– PM 2Ring
    Jan 6, 2023 at 16:11
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    $\begingroup$ I doubt that the Tsar bomba would dig a crater even a km deep and most of the material would land back on the Moon. Trying to effect the Moons orbit by use of hydrogen bombs would be a bit like trying to steer an elephant with a peashooter. $\endgroup$
    – Slarty
    Jan 6, 2023 at 17:05
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A "mere" two billion tons will have a measurable effect on the Moon's orbit

Could we by ordinary mining activities, affect the Lunar orbit?

It depends on what one's definition of "affect" is. Where gravity is involved, everything pulls on everything. [Dust can find itself in orbit around a satellite or space station for example. See https://space.stackexchange.com/q/40585/12102 and all the other related questions linked there.

So whether we realize it or not, when we ask "Can X affect Y?" we are probably really wondering if there is a measurable effect or not.

Currently the Earth-Moon distance is being measured and its rate of change tracked over time to the order of one centimeter!

Compared to the average distance of almost 40,000,000,000 centimeters, we're talking about a sensitivity of order 25 parts per trillion.

That means if you remove a "mere" two billion tons of mass from the Moon, you'll have a detectable effect on the Moon's orbit via precise laser ranging measurements.

So if mining were to remove enough material to change the

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    $\begingroup$ well, the goal is for the moon to either fly away or collide with the Earth -- a small but measurable change is not nearly as exciting. as mentioned, my idea is that perhaps there is a tipping point at which we can destabilize Luna economically. 2 billion tons of course a lot but not something the world does not deal in, like co2 emissions, waste plastic, etc. in fact co2 emissions dwarf 2 billion tons. $\endgroup$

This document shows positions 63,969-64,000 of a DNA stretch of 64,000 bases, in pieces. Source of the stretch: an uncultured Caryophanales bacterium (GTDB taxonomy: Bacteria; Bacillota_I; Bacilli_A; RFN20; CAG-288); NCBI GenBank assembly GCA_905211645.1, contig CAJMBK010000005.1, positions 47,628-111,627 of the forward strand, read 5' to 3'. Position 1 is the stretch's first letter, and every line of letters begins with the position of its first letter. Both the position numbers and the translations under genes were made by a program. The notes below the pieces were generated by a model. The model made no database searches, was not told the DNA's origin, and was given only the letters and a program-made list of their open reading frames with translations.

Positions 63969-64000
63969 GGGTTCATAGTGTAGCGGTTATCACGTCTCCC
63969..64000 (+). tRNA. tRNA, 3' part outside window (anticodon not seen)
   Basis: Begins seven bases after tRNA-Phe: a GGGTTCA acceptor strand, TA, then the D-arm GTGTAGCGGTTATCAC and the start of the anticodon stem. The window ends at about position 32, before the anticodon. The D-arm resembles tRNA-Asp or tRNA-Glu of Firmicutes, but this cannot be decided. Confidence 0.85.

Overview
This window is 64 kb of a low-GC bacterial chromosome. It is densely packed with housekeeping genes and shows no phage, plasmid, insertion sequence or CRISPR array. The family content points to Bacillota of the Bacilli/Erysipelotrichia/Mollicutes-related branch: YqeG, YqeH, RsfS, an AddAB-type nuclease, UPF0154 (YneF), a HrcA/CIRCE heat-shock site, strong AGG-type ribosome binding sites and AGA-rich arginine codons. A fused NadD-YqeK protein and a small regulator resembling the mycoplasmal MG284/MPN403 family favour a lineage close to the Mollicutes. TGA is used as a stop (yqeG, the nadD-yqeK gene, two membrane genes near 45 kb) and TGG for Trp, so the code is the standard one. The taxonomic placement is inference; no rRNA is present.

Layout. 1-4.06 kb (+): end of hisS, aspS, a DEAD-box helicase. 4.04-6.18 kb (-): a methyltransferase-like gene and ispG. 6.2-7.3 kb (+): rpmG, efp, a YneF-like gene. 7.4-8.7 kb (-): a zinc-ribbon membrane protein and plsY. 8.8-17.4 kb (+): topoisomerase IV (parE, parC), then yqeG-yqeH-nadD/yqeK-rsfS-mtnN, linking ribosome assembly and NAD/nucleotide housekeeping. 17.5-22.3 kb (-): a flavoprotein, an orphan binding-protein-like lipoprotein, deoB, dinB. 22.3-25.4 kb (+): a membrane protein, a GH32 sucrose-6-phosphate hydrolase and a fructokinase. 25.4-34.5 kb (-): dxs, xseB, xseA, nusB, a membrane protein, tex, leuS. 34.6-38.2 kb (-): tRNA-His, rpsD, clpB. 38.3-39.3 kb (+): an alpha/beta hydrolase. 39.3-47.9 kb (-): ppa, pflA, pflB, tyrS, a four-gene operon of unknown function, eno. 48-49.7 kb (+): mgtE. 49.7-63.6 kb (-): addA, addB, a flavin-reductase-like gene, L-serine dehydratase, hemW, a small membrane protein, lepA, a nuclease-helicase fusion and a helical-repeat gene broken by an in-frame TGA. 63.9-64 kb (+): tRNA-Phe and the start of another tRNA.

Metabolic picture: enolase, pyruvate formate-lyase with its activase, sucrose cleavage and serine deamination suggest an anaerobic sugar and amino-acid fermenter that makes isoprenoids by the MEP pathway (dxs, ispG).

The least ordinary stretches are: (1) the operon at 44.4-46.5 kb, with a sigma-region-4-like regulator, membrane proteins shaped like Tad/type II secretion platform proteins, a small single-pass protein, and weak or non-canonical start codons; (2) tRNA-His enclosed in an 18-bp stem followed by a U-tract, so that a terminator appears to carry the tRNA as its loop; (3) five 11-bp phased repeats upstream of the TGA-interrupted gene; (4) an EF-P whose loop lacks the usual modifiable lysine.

– releseabe
    Jan 13, 2023 at 0:51
  • $\begingroup$ @releseabe Yes I see what you mean. I wrote a "yes" answer to the title to offset the "no" answers, but if "the goal is for the moon to either fly away or collide with the Earth" then I think it is not possible. What you need is propulsion change the angular momentum of whatever mass there is in orbit, not changing the mass. So for example the premise of the 1977 TV show Space 1999 involved some kind of propulsive event associated with a nuclear waste dump (I never understood how) that boosted the Moon out of orbit and into deep space. $\endgroup$
    – uhoh
    Jan 13, 2023 at 22:14
  • $\begingroup$ @releseabe to do that, you would need to keep pushing on the Moon in the same direction it's moving. The confusing thing is that this would raise its orbit but slow it down even though you'd be adding energy (higher orbits move slower). If you want a collision, then you have to push on the Moon in the opposite direction that it's moving, which would lower its orbit (and energy) but result in faster orbiting. Just for fun :-) youtu.be/Y6BXaGEuqxo?t=2458 $\endgroup$
    – uhoh
    Jan 13, 2023 at 22:24
  • $\begingroup$ No, I want to change its mass by knock chunks off of it. $\endgroup$
    – releseabe
    Jan 13, 2023 at 22:56
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Not really, We would have to mine AT LEAST 1% of Luna's mass for the reduction to have any effect on its orbit of Earth.It would take millenia to mine that much material. Remember,though the mass of our moon is 1.2% that of Earth, it's still 7.342x10000000000000000000000 kilograms!

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  • $\begingroup$ Your answer could be improved with additional supporting information. Please edit to add further details, such as citations or documentation, so that others can confirm that your answer is correct. You can find more information on how to write good answers in the help center. $\endgroup$
    – Community Bot
    Jan 12, 2023 at 7:47